Fraudsters 'disconnect' phones in money scam

POLICE today issued a warning over a new scam where conmen call victims claiming to be from British Telecom and 'disconnect' their phones to prove it.

The fraudsters have been targeting homes in the Lothians with cold calls in which they claim to be a BT "representative" chasing up unpaid bills.

They tell their target that they will have their line disconnected if they refuse to hand over payment by debit or credit card.

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One victim told the Evening News that the fraudster told him he could cut off the phone immediately to prove the call was genuine. He was told to hang up and try to dial another number, and the man found he was unable to use the phone as the line went dead.

When he later contacted the police to alert them to the scam, officers told him the conman had simply stayed on the line and put his phone on mute.

Police today warned residents not to hand out personal details to anyone before checking they are genuine.

Once the fraudsters received the card details, they would be able to clear out the accounts of anyone falling for the trick.

One victim from Livingston, who asked not to be named, said he was called by a man with an African accent.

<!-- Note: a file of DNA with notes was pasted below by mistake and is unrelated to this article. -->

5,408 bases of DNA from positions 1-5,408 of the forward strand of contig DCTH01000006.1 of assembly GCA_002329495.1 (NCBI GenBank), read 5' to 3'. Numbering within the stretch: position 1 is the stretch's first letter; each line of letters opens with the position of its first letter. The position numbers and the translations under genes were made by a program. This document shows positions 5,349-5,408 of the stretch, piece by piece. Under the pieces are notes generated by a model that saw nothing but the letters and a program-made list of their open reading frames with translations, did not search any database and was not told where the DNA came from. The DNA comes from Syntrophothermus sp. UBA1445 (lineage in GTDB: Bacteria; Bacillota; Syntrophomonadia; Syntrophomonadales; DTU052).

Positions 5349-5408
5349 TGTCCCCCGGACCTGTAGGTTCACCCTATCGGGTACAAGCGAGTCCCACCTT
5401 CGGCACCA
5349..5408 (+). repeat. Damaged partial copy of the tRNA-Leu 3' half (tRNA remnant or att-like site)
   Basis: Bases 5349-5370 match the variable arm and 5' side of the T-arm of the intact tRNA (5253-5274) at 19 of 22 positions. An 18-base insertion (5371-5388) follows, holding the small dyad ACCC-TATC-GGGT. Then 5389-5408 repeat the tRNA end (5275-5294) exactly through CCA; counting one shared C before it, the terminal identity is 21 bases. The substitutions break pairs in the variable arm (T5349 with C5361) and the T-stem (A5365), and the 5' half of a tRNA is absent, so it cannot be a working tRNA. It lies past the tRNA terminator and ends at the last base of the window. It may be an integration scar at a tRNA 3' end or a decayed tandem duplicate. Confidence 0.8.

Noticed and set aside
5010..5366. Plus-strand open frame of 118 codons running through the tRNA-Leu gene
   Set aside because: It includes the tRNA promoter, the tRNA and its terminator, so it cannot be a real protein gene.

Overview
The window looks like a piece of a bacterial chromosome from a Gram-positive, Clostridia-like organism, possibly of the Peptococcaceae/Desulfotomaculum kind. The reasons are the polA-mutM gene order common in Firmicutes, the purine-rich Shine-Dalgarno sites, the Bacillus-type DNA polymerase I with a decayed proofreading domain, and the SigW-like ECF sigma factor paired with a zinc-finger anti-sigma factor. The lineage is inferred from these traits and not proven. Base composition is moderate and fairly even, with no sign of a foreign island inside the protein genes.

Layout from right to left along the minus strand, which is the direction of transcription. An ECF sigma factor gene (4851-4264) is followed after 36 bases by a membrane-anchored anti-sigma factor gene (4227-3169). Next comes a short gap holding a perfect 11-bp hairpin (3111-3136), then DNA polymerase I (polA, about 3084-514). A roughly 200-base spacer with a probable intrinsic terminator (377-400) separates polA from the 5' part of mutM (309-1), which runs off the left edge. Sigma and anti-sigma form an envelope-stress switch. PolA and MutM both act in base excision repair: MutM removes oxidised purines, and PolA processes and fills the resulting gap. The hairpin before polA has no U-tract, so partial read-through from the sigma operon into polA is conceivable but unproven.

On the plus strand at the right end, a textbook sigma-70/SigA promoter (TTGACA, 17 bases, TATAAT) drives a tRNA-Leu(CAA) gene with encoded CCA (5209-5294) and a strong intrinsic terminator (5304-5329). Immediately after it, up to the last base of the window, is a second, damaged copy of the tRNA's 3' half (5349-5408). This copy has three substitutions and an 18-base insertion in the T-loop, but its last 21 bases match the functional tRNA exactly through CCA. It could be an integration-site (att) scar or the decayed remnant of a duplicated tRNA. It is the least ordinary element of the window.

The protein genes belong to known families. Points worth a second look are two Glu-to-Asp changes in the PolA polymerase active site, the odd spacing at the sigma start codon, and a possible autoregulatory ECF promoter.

He said: "He informed me that he was disconnecting me because of an unpaid bill. He demanded payment immediately of 31, or it would be 118 to reconnect at a later date.

"The guy wasn't even fazed when I told him I was with Virgin Media, as he alleged they have to pay BT a percentage for line rental.

"He realised I wasn't believing his story, so offered to demonstrate that he was from BT. I asked how and he told me to hang up and try phoning someone - he would disconnect my phone to prevent this."

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The man tried to call but found his phone was dead, with not even an engaged tone, before the fraudster called back.

He added: "He was very pleased and asked if that was enough proof that he was with BT. I asked how the payment was to be made and he said credit card, there and then."

The man refused to pay up and contacted police.

He said: "You could almost be convinced. The sad thing is that it is so simple that it will certainly fool the elderly and vulnerable."

A police spokesman said: "We would urge anyone to check the authenticity of a caller before agreeing to any payments or giving out any personal details."

A BT spokesman said the firm was aware of the con and urged customers never to give their card details over the phone.